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In Japanese you sometimes refer to people by name, even when talking directly to them.

Just curious if someone could give me a few examples of what this looks like when used in a conversation, as I've struggled to find any good examples.

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  • Can you try to give an example sentence yourself?
    – Earthliŋ
    Nov 2, 2016 at 22:12
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    'sometimes'? I'd say almost always, barring some special circumstances.
    – oals
    Nov 3, 2016 at 6:59

2 Answers 2

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You can think of using a person's name to address them as the standard usage in Japanese.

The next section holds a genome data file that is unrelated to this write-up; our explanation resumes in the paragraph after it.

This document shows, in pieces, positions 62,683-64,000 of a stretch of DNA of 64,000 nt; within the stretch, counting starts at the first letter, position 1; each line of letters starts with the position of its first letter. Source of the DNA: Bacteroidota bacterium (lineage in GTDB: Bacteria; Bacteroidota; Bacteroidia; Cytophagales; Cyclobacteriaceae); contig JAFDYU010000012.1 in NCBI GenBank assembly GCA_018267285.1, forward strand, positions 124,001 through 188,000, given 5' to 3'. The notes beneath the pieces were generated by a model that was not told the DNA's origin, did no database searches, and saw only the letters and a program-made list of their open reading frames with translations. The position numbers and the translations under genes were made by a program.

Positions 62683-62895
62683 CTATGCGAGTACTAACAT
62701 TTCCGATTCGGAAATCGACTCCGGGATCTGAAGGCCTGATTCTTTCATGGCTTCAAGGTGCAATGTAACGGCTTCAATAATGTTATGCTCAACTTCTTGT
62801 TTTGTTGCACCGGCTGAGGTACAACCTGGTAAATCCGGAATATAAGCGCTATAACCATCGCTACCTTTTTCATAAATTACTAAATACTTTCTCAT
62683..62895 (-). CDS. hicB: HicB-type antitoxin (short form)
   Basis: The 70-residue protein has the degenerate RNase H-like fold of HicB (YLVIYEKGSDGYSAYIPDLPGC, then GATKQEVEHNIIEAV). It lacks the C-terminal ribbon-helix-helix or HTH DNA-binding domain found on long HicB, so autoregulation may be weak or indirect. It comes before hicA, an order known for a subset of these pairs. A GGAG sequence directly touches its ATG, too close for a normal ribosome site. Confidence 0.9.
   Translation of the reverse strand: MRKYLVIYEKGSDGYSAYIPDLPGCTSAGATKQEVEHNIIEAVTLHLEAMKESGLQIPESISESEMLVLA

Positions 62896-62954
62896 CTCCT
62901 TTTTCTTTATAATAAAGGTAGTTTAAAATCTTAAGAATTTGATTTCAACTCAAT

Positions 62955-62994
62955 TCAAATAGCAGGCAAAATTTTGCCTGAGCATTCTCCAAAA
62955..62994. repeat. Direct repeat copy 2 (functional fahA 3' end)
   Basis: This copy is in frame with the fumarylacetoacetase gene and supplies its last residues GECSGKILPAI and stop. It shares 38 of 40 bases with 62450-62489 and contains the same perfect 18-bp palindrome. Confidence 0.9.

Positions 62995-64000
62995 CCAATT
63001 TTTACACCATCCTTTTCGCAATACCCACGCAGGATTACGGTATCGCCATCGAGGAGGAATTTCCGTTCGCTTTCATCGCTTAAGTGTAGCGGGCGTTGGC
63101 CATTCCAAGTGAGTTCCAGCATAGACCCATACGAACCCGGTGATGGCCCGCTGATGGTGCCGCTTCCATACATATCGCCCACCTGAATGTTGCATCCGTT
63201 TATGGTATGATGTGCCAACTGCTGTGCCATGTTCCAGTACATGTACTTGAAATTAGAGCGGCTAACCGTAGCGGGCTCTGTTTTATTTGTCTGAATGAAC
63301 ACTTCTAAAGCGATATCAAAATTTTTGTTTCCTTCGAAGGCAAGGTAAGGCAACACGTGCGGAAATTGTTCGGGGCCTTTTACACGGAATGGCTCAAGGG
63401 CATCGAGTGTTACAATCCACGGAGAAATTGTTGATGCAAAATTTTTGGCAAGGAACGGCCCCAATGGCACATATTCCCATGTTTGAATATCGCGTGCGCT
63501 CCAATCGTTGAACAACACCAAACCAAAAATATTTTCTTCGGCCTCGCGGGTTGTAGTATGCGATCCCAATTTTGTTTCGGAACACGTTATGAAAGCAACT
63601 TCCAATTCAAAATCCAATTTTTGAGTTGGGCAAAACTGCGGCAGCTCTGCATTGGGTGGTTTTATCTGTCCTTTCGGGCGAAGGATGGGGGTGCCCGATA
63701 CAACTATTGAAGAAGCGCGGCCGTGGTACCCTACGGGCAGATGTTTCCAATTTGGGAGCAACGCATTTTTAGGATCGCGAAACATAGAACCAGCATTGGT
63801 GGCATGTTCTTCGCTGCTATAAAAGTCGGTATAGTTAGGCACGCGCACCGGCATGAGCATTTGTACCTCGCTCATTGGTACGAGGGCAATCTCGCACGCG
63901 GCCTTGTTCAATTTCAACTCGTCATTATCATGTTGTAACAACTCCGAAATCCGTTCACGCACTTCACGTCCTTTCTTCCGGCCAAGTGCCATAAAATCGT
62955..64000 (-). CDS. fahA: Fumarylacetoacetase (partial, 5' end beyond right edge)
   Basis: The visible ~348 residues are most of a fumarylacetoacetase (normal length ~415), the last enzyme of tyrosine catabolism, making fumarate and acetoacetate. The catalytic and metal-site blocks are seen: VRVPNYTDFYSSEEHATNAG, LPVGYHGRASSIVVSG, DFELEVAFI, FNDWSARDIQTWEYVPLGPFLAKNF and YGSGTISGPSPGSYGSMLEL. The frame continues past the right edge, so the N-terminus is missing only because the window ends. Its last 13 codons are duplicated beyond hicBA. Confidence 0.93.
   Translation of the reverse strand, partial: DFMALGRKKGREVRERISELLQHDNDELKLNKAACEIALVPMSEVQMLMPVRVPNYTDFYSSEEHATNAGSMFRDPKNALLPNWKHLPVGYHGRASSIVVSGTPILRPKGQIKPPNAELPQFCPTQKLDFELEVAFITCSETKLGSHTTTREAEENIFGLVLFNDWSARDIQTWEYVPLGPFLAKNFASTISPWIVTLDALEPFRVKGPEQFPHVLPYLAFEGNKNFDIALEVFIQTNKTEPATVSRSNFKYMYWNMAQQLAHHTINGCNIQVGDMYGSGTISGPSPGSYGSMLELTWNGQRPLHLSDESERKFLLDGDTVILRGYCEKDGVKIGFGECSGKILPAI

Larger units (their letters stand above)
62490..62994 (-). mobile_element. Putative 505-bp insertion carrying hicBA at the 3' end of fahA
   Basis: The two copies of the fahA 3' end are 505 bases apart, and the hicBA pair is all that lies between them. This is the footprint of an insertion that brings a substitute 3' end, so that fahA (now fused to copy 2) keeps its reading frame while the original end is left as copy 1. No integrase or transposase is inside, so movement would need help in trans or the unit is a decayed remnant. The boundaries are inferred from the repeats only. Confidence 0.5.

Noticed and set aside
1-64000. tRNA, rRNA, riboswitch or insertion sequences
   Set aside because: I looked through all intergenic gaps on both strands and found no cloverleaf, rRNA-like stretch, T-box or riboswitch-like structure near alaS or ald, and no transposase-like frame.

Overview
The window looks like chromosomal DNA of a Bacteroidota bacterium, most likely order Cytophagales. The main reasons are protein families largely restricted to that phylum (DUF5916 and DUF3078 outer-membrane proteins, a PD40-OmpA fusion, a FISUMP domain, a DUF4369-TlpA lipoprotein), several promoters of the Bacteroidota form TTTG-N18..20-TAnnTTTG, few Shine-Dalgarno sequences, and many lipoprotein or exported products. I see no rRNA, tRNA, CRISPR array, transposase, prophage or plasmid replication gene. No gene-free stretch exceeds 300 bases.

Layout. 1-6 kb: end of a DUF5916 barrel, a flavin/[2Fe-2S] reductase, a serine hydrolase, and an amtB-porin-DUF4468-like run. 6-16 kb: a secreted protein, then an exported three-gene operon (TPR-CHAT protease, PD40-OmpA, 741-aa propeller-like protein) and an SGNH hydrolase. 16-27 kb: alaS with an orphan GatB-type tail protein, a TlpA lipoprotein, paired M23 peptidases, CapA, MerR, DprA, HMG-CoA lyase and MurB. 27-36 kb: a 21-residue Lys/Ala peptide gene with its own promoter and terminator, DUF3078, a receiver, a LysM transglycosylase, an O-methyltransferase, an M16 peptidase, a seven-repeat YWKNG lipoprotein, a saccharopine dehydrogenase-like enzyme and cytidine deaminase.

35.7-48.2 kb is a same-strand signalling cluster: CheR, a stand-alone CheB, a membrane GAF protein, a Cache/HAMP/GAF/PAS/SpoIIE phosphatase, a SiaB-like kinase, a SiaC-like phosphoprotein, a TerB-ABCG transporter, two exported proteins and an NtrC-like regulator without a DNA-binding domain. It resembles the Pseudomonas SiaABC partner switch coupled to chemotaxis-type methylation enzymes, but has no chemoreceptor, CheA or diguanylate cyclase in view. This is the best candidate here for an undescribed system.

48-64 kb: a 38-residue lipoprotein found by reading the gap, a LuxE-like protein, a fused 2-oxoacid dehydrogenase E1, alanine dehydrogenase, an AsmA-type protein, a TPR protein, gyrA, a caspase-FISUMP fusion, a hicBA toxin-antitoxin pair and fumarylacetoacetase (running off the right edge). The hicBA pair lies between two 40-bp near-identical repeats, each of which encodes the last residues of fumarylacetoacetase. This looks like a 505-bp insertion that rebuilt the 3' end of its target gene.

Example

母親:「今から買い物に出かけるけど、太郎も来る?」
息子(太郎):「うん、行く。」

Rōmaji
Hahaoya: "Ima kara kaimono ni dekakeru kedo, Tarō mo kuru?"
Musuko (Tarō): "Un, iku."

English translation
Mom: "I'm going shopping. Would you like to come too?"
Son (Taro): "Sure. I'd like to go."

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Suppose two girls, 美樹 and 理恵, are intimate friends.

美樹:私は友哉くんのことが好きだな。理恵は?
理恵:私は祐希くんがちょっと気になるな。

Miki: I like Tomoya . How about you?
Rie : I found Yuki something special.

if 美樹 says あなたは? insted of 理恵は?, it sounds quite unfriendly.

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